Divine Action in the Twenty-First-Century Universe.
When the South Carolina Honors College at the University of South Carolina grew concerned that their students felt they had to choose either their faith or modern science, faculty invited Hal Poe to bring a lecture to help the students think through how God might be able to act in the universe without violating the laws of nature. Poe spoke on September 26, 2017. In his lecture, Poe developed the idea that how science interacts with the laws of nature, suggests how God can interact with a universe governed by such laws of nature.
Many people believe that God cannot be involved in the universe, because that would mean violating the laws of nature. They tend to believe that the universe operates like a great clock, impervious to any outside influence beyond the closed continuum of cause and effect. David Hume, writing in the eighteenth century, defined a miracle as "a violation of the laws of nature." Since a violation of the laws of nature is impossible, then God cannot be involved in the universe.
With his definition, Hume not only affirmed the clockwork universe, but he also defined deity without saying so. The deity that Hume argues cannot violate the laws of nature, is not the God of the Bible, but the God of the philosophers. The intelligentsia of his day had long since forsaken the God of the Bible for the deistic God who set the clock in motion and remained aloof from its operation. The completely self-sufficient clock required no interference--the first self-winding clock. The problem with this view is that the universe of Hume, Aristotle, and Isaac Newton no longer exists.
Big Bang Cosmology: Things Happen
Between the work of Edgar Allan Poe, George Lemaitre, and Edwin Hubble, the big bang theory has become the commonly accepted cosmology of the scientific community. When Poe first proposed the big bang theory in 1848, the scientific community still lived in the universe of Aristotle, a universe of eternal duration. Hume proposed that with infinite time, an infinite number of possibilities could occur by accident, and that life was one such accident. The big bang universe, however, has not had so much time for accidents. It had to get it right the first time. This fact may merely mean that we lucked out. In terms of our topic, however, the most fascinating thing to me about the big bang universe is that it does things. Clocks are just static machines that turn. Instead of the static clock of Aristotle and Newton, the big bang universe does things that have never happened before.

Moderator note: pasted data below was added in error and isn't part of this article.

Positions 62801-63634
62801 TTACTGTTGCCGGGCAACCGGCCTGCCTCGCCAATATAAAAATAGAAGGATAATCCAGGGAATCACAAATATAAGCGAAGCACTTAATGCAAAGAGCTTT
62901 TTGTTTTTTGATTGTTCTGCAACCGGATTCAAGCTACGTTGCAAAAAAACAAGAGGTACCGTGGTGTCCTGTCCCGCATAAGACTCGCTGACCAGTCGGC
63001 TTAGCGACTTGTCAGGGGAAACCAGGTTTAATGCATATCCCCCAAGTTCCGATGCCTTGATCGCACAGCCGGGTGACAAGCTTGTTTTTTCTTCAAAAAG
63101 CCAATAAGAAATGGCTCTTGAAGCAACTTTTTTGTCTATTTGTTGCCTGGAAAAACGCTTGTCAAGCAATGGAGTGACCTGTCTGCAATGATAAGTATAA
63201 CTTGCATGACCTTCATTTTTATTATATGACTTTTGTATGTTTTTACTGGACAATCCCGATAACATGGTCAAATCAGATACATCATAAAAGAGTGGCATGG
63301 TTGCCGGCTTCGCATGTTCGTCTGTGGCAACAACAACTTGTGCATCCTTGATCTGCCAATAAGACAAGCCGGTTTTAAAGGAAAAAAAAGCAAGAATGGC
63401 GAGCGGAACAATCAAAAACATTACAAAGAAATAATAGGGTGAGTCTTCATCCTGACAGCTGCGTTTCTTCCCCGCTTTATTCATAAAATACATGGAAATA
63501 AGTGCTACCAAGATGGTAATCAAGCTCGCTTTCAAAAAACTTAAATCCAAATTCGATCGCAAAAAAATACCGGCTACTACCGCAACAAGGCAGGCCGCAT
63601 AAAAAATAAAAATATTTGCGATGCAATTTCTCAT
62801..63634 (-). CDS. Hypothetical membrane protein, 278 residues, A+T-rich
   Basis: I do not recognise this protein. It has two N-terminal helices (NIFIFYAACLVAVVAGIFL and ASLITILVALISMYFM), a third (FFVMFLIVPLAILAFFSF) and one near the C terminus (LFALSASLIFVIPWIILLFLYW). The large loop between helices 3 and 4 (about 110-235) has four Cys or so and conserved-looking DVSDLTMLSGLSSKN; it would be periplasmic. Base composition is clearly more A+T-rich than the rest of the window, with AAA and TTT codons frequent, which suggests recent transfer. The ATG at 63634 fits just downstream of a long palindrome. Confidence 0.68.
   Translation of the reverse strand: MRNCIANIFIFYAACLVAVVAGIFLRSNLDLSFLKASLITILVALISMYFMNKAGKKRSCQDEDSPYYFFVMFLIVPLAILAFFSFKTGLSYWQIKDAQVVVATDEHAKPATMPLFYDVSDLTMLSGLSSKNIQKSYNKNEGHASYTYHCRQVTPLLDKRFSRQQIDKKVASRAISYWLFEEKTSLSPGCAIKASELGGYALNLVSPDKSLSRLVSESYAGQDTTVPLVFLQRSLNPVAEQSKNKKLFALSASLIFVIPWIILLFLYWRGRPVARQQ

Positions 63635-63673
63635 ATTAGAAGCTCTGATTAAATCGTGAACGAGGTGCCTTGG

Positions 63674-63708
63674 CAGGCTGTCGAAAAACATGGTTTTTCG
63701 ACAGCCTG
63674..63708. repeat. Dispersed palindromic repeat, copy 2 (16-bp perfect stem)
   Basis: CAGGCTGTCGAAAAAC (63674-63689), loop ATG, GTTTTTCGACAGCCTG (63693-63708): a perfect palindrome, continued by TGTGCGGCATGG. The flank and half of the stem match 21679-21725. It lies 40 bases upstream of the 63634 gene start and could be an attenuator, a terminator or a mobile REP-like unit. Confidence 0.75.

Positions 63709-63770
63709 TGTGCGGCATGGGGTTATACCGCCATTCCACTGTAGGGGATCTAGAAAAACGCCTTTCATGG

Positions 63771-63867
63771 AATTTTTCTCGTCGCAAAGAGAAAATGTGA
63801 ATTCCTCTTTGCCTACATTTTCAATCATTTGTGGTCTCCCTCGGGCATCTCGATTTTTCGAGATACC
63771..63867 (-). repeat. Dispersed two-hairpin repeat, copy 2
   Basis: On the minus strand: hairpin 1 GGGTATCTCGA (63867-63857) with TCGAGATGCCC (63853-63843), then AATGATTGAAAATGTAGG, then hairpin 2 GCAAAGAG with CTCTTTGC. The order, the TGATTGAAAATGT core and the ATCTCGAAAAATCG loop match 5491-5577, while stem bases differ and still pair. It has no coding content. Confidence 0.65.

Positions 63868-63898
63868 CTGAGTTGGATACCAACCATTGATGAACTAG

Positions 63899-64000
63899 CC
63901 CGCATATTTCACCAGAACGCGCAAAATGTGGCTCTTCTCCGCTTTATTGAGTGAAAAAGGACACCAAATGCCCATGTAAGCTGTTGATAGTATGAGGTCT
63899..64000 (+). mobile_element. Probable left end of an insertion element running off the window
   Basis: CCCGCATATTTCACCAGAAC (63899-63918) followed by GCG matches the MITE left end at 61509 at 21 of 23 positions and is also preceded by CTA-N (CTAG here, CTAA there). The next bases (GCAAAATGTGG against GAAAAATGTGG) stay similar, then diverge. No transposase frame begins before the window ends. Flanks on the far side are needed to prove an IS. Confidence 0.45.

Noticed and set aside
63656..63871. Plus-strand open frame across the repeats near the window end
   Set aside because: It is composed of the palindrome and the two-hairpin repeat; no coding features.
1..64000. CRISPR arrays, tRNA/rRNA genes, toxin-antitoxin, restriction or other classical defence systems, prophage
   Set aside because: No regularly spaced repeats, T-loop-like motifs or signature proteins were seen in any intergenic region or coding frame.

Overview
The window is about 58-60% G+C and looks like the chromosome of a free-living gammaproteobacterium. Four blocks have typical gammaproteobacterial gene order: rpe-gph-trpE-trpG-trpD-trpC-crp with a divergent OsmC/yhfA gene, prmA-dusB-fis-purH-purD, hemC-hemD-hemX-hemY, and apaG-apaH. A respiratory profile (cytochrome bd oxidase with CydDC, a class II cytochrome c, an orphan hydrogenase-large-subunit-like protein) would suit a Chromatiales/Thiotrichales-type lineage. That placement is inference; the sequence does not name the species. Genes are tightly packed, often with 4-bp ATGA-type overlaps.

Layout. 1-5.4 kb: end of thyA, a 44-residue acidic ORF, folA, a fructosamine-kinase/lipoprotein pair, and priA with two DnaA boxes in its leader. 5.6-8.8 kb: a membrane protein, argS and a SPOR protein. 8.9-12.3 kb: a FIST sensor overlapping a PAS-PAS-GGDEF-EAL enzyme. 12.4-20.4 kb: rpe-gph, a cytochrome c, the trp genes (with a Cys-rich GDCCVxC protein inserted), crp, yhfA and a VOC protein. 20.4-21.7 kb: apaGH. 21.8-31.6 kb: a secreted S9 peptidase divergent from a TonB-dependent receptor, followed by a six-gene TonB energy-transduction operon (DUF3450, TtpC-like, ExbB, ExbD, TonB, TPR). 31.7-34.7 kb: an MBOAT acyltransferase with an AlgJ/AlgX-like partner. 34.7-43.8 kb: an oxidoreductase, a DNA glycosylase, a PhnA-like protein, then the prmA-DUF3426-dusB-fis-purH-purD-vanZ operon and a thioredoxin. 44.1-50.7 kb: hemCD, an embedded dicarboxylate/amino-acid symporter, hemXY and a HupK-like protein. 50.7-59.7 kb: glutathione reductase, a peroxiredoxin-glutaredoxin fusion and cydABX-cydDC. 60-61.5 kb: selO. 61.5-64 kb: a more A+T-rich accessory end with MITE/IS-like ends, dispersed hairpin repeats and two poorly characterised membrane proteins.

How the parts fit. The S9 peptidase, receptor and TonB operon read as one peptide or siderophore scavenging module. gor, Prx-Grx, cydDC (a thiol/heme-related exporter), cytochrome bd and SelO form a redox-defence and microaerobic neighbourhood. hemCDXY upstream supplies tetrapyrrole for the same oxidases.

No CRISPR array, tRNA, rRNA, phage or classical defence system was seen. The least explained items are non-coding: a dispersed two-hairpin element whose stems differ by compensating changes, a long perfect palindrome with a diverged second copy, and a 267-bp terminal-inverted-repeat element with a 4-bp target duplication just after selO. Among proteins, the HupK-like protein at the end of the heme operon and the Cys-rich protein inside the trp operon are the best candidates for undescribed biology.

The laws of nature did not cause the big bang universe. Instead, the universe produces the laws of nature. We should recall that the laws of nature are what Captain Barbossa of Pirates of the Caribbean would call "more guidelines than rules." The laws do not constrain nature, but rather they describe the [INCOMPLETE IN ORIGINAL SOURCE.]
Harry Lee Poe holds the Charles Colson Chair of Faith and Culture at Union University. The author of seventeen books on faith and culture, Poe has published four books on science and faith with his colleague Jimmy H. Davis, including Science and Faith, Designer Universe, Chance or Dance, and God and the Cosmos. A Fellow of the ASA, Poe served on the Executive Council and was president of the ASA in 2014-2015.
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|Author:||Poe, Harry Lee|
|Publication:||Perspectives on Science and Christian Faith|
|Date:||Sep 1, 2018|
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